(after Rimbaud)

Lord, when the meadows are cold,

and when in the despondent

hamlets all prayer is silent,

down on Nature bare and old

let them swoop from the skies, those

dearest and delightful crows.

Strange troops with your cheerless cries,

winds assault your nests, it seems!

Over winter’s jaundiced streams,

lanes with moss-grown calvaries,

over fosses, over rivers,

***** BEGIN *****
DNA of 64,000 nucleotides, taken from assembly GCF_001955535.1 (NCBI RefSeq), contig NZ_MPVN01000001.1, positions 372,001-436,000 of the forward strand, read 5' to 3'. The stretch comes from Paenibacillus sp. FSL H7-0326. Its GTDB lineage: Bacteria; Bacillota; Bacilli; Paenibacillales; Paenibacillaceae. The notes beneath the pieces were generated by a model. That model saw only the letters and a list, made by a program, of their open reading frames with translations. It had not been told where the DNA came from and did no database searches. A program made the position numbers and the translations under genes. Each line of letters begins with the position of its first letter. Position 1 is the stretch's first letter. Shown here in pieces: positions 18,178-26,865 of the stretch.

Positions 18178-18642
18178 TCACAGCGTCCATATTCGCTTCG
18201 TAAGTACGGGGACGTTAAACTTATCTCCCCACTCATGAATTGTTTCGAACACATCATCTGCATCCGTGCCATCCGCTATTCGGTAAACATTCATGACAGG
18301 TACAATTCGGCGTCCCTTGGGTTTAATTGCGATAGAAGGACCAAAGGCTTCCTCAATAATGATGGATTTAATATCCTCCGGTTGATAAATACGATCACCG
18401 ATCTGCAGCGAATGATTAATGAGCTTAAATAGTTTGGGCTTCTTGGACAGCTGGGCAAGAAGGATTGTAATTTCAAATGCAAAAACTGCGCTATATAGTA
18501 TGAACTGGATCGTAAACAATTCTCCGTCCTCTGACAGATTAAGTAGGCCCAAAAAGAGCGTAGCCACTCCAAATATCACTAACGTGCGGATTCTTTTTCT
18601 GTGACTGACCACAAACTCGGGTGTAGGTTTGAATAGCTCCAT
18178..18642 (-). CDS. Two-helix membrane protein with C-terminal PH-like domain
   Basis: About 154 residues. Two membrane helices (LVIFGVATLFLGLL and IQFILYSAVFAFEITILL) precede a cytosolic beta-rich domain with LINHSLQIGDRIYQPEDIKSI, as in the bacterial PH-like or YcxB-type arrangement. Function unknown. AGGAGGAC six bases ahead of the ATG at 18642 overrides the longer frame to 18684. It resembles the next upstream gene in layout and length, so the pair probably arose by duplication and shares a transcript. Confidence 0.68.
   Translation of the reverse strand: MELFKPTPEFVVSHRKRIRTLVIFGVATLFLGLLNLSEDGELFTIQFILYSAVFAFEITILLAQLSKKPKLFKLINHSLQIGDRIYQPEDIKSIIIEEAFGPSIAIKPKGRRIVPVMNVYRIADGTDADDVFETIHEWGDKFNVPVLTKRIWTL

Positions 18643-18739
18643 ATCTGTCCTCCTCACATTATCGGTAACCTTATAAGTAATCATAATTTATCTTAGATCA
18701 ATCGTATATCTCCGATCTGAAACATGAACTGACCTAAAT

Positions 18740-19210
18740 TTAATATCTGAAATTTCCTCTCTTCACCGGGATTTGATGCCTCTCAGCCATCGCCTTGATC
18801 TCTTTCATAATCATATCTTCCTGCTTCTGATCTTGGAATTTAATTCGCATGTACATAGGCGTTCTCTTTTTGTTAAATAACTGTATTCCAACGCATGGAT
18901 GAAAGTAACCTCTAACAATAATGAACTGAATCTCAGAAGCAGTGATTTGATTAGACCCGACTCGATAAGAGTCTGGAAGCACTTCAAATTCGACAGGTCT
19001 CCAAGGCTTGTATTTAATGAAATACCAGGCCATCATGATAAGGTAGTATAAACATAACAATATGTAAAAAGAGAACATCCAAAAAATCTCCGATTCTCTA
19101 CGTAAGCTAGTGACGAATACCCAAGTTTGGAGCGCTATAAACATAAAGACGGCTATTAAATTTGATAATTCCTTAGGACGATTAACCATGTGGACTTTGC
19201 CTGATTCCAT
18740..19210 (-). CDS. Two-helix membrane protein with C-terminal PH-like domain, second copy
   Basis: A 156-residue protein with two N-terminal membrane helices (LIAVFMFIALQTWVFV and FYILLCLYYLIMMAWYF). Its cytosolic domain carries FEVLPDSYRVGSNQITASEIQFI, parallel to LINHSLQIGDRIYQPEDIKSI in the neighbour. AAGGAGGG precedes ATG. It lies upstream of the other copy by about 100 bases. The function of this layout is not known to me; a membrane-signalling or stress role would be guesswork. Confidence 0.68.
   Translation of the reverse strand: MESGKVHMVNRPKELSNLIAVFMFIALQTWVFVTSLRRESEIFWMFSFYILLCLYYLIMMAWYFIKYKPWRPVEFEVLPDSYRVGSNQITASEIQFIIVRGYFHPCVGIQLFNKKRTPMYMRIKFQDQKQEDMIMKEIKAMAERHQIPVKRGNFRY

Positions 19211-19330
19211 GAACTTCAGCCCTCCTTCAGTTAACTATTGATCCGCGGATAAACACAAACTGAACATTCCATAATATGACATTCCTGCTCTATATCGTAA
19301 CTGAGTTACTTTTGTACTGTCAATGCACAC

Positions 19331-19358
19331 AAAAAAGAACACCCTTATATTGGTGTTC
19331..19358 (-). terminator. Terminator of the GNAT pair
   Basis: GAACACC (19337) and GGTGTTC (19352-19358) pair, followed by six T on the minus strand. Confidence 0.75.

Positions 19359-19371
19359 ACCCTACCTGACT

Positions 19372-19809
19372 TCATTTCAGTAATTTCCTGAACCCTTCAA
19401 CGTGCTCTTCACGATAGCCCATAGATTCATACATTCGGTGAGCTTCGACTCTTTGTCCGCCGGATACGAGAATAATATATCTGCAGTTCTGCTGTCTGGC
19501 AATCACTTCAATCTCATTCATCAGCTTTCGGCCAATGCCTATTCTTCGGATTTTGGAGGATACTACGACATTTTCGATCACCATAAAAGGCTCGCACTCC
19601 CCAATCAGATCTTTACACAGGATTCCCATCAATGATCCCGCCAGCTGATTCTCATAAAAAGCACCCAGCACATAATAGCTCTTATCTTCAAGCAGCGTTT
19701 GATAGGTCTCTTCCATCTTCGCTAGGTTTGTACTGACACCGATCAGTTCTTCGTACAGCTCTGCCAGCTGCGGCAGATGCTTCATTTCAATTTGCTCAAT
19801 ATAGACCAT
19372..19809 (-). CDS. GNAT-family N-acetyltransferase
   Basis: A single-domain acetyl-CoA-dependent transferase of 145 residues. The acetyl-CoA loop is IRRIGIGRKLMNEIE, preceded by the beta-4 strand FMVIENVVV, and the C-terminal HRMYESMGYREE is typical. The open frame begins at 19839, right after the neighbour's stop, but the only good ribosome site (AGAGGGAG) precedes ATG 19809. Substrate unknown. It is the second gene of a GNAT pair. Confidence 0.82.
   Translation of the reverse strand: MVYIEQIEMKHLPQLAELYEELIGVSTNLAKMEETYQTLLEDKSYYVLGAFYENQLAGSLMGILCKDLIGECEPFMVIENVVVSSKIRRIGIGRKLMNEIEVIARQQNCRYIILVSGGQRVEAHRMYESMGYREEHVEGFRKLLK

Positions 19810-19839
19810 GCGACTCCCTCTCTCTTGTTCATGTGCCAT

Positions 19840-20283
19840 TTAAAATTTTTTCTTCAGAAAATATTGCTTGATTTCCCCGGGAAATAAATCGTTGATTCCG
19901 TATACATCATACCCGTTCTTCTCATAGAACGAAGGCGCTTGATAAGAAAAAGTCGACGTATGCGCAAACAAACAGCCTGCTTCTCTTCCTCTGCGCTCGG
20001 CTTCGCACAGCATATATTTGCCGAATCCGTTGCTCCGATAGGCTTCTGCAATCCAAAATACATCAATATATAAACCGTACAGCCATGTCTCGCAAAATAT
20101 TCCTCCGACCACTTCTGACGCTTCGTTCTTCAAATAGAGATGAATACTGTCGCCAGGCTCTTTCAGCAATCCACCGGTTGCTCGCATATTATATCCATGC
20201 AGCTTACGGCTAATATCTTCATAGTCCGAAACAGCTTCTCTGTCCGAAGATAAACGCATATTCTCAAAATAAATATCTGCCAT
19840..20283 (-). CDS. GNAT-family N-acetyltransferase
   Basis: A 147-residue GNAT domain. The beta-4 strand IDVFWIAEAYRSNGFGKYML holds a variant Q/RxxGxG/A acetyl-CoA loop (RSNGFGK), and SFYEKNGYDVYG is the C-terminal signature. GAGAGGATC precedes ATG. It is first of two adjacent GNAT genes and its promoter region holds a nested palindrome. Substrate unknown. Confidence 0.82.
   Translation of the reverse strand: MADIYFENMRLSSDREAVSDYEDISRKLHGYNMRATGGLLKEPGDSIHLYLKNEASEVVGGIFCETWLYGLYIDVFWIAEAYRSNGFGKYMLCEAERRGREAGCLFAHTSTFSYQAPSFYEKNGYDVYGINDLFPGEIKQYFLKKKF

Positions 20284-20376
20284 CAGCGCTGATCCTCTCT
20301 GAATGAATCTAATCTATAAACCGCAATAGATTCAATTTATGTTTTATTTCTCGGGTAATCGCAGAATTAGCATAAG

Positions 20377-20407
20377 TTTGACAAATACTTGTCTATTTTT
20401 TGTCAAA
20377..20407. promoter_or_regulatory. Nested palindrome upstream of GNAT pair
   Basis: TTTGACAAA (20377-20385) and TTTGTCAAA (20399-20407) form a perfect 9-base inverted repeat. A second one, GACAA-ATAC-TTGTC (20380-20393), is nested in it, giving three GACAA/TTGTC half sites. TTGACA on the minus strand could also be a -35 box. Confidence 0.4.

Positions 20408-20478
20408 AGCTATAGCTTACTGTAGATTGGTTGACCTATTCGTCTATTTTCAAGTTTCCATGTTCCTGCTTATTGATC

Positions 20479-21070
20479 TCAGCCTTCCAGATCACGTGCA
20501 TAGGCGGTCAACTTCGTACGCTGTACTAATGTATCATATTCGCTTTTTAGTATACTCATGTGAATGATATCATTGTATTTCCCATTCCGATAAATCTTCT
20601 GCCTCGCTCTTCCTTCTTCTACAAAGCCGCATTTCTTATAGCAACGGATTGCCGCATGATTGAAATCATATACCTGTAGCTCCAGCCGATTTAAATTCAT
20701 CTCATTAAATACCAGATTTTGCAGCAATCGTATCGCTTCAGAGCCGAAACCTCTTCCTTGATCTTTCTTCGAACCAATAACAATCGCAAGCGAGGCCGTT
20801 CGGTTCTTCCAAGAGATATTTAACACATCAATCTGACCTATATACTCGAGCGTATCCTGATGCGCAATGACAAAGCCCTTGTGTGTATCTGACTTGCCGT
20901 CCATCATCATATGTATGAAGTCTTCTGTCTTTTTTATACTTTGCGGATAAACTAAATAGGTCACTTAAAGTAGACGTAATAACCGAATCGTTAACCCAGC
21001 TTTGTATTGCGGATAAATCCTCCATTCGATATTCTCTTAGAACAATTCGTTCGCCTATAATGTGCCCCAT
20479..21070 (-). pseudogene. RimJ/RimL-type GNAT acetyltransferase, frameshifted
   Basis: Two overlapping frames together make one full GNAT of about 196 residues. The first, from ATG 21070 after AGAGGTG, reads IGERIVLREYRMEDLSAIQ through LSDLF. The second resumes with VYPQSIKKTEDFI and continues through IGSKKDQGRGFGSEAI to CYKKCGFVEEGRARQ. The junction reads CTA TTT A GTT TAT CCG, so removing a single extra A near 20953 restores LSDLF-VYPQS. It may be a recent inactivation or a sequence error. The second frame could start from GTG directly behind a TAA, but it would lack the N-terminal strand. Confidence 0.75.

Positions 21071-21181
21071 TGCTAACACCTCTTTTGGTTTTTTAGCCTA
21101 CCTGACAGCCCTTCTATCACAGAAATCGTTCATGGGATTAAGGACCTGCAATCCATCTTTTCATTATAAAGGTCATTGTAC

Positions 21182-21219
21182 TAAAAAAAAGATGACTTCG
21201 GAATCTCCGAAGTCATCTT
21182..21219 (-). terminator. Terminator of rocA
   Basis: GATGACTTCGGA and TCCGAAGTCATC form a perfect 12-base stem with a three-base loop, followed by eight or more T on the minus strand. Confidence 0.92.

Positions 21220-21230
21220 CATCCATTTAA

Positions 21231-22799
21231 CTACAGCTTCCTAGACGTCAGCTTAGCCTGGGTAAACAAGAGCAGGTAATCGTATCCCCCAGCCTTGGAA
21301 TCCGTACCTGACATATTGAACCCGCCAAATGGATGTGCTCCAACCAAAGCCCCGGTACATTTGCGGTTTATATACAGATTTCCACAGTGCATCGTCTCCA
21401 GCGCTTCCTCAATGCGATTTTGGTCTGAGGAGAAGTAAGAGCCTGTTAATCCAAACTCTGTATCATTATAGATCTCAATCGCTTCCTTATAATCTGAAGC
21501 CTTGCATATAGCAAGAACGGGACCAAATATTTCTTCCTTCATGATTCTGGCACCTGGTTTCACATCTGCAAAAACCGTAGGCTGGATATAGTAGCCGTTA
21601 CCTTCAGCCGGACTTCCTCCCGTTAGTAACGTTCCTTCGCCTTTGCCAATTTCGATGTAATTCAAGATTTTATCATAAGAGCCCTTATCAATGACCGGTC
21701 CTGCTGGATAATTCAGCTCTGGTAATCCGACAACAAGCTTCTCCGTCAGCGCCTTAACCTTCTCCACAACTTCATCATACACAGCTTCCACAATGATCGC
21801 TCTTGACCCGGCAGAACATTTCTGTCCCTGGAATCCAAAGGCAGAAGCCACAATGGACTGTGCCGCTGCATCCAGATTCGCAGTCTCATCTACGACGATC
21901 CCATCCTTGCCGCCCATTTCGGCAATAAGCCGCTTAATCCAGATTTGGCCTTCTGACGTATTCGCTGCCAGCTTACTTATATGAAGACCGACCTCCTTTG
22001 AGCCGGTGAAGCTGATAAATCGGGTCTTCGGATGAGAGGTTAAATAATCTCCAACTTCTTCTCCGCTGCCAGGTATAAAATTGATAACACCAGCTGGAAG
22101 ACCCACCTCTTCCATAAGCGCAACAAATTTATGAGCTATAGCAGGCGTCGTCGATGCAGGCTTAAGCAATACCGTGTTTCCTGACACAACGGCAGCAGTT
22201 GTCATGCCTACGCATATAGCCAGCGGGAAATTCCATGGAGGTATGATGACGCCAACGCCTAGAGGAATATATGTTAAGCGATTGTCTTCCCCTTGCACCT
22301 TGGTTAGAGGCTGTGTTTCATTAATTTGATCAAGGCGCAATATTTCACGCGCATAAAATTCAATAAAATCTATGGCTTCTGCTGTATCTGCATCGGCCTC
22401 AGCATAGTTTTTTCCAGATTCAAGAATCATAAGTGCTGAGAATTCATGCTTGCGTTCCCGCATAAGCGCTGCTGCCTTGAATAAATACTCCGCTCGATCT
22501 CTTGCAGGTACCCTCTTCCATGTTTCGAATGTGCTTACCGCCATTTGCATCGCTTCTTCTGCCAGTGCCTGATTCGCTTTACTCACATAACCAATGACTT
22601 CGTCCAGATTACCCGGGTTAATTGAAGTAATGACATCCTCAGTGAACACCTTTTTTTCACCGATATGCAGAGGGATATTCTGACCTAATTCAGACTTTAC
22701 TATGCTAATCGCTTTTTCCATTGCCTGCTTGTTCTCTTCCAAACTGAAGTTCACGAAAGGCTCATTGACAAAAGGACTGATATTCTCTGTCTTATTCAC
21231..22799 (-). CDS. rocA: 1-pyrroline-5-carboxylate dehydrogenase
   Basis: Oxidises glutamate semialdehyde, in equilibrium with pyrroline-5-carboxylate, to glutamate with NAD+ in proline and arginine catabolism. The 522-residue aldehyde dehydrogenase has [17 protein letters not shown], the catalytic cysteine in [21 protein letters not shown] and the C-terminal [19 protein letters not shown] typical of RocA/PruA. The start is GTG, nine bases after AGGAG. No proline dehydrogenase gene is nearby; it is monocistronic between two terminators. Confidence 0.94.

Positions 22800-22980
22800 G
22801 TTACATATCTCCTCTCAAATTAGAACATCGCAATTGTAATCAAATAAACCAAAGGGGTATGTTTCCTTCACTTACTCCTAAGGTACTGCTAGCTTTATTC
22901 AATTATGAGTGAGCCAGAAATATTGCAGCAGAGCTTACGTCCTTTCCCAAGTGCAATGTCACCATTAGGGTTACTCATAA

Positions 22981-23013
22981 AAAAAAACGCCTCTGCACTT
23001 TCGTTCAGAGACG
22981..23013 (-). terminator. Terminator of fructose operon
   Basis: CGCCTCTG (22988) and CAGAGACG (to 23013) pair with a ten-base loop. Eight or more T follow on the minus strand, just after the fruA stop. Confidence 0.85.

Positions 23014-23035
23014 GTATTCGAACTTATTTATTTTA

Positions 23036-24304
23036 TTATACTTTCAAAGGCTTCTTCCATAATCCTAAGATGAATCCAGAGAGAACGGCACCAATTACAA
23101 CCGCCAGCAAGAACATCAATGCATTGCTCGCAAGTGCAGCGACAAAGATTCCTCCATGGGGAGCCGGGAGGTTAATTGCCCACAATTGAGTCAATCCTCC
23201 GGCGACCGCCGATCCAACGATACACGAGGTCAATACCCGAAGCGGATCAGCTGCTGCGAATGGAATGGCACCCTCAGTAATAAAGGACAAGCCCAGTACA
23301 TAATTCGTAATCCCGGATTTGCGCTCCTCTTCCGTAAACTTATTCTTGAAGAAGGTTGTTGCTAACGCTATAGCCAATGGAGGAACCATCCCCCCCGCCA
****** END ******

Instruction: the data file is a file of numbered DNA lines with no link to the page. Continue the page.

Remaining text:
you reassemble and disperse!

In thousands, over fields of France

where sleep the youths of yesterday,

wheel all winter long, I say,

rousing pilgrims from their trance;

may your croak be duty’s call,

bird of cloak funereal!

Yet, saints of the sky, stood upon

oak-tops in enchanted dusk,

leave the nightingale to us

who, deep in woods where love has gone,

fettered by the tangling grass,

view a night that shall not pass.